Second, Jenkins seems to presuppose that the literature of the early
communities was composed as "scripture." While the gospels are now regularly
assigned to this category, it is preposterous to imagine that any early
Christian writings (including Paul's letters) functioned in similar fashion
immediately after their composition. It is widely acknowledged by most
reputable scholars that the only "scripture" that was in use by these early
communities were the religious texts of what we call Judaism. The notion
that that early Christians consciously created scripture is the product of a
prolific imagination, not a conclusion of responsible scholarship.
Third, Jenkins asserts that, "Q and Thomas did not become hidden gospels
because they exemplified an alternate tradition of early Christianity, but
rather vanished because they represented an outmoded literary genre. There
never was a 'Q community' or a group of 'Thomas people' distinct from the
mainstream Jesus Way, that is, the incipient Christian Church." I'll concede
that the popularity of sayings gospels fell out of favor with the advent of
narrative versions. On the other hand, the validity of Jenkins' conclusion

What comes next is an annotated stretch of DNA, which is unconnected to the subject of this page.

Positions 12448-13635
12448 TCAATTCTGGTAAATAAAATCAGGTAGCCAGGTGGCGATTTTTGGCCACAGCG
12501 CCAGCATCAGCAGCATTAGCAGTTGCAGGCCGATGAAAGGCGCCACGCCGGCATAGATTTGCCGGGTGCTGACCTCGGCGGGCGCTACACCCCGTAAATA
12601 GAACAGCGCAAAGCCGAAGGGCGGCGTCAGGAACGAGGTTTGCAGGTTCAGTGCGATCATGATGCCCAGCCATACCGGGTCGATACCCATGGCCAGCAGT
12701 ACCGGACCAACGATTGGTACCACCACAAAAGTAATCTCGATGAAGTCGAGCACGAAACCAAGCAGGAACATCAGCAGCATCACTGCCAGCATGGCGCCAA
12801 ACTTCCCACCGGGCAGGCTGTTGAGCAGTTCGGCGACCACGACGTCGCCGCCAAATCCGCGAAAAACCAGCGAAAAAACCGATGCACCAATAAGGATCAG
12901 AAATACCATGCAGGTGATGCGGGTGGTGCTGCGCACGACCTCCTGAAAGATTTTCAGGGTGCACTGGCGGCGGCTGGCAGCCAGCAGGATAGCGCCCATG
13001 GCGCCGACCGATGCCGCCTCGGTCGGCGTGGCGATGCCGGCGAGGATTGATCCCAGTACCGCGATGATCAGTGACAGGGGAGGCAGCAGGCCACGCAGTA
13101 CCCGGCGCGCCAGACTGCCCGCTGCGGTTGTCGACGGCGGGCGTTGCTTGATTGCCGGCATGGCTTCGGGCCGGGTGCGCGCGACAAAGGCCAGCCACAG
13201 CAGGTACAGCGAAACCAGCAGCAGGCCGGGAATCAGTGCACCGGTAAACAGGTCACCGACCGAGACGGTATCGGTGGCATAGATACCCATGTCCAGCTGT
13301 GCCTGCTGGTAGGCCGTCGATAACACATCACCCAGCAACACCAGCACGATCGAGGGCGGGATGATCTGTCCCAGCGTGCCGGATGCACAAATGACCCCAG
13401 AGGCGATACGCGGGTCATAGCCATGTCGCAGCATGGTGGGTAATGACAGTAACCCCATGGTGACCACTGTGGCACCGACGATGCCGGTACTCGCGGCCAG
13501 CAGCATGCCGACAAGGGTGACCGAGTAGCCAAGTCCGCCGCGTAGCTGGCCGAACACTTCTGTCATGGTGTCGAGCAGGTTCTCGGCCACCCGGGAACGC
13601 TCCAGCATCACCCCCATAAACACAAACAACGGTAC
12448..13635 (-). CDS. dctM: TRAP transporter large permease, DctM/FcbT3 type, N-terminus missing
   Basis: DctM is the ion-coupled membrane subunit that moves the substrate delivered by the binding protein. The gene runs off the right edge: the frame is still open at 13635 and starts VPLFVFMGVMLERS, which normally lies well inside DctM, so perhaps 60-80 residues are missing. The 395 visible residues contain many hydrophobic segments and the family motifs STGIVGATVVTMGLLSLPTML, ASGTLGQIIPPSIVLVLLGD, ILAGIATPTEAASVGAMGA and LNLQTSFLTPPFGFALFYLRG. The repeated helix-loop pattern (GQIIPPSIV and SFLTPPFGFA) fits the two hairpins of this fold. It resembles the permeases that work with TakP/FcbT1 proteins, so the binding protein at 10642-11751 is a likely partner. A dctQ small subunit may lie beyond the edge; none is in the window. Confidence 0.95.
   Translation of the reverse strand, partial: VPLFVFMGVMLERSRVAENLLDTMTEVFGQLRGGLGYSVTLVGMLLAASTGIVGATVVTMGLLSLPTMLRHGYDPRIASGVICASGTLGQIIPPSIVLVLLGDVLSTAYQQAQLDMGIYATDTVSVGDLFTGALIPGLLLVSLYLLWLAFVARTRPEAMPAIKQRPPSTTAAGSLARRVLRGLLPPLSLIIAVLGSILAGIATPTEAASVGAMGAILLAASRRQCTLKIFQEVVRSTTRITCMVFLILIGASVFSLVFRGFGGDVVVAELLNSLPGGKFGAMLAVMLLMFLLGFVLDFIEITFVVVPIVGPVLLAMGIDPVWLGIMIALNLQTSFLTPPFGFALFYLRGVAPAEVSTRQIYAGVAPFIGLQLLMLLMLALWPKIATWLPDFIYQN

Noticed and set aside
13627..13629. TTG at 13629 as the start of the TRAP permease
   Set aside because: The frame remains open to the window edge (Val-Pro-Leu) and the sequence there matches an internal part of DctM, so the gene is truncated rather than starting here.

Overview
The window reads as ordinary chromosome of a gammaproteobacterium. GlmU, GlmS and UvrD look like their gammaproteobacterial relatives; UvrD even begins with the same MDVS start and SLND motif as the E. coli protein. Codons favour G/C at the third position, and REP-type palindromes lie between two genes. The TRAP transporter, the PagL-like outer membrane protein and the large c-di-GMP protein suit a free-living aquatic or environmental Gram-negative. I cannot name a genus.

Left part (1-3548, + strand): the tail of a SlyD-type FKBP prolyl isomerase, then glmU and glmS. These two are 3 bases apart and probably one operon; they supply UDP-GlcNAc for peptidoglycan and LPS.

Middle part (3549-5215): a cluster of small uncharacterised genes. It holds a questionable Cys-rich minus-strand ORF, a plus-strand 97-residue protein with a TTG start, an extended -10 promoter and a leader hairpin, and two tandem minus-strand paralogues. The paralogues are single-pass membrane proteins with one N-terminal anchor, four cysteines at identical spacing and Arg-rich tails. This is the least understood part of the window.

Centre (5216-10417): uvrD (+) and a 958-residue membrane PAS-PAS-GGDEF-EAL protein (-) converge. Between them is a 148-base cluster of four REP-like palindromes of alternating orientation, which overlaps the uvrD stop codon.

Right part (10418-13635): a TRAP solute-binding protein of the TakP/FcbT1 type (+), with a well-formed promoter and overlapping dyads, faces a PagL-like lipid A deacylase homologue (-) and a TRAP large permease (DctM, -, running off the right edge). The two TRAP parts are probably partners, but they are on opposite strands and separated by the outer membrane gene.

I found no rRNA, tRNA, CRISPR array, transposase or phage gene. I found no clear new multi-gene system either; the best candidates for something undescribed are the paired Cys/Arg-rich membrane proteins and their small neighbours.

that there was no "Q community" or "group of Thomas people" depends
**entirely** on the two propositions that the "incipient Christian Church"
was homogenous AND that Qdoc and GTh were "recruitment brochures." The
former proposition is, as I've already said, indefensible against the
majority of scholarly opinion and the evidence of the NT text itself.
Similarly, the idea that Qdoc and Gth were first century "teaser tracts" has
no basis for support (as far as I can determine).
Jenkins' book is probably on the required reading list for certain
reactionaries, conservative evangelicals, and other members of the Flat
Earth Society, but my opinion is that it has little value for any one else.
Humble Maine Woodsman
PS: A fairly balanced review of _Hidden Gospels_ can be found at this link.
To assess how this book panders to members of the Flat Earth Society, here's
You'll note here that the book can be purchased at this site for the
entirely appropriate price of $1.00.